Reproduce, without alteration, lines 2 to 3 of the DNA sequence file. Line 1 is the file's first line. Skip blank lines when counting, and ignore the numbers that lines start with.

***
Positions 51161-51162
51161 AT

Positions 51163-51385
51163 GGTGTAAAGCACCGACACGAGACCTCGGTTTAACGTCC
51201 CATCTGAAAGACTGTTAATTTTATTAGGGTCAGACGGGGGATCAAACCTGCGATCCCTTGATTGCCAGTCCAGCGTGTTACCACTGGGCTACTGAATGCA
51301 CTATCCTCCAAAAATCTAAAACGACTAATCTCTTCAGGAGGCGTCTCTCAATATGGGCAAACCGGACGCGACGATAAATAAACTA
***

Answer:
51161 AT

Positions 51163-51385